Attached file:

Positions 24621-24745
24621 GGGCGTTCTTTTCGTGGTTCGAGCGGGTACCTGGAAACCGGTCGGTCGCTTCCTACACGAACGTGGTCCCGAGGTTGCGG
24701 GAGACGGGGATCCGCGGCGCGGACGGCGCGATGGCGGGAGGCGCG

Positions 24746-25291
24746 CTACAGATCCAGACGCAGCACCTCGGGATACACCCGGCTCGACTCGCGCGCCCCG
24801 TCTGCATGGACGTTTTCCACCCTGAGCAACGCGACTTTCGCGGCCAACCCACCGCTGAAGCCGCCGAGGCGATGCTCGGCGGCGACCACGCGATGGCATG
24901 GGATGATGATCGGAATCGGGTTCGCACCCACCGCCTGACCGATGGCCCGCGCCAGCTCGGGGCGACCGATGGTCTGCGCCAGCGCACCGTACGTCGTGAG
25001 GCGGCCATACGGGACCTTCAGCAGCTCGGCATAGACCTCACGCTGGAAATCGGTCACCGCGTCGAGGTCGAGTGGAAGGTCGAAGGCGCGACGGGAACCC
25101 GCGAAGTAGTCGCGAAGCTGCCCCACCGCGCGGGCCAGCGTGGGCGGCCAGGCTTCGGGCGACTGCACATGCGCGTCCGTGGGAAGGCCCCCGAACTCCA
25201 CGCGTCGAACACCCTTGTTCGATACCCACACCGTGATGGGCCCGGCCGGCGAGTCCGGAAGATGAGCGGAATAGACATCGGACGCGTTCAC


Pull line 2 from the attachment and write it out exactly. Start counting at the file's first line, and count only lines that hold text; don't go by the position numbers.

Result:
24621 GGGCGTTCTTTTCGTGGTTCGAGCGGGTACCTGGAAACCGGTCGGTCGCTTCCTACACGAACGTGGTCCCGAGGTTGCGG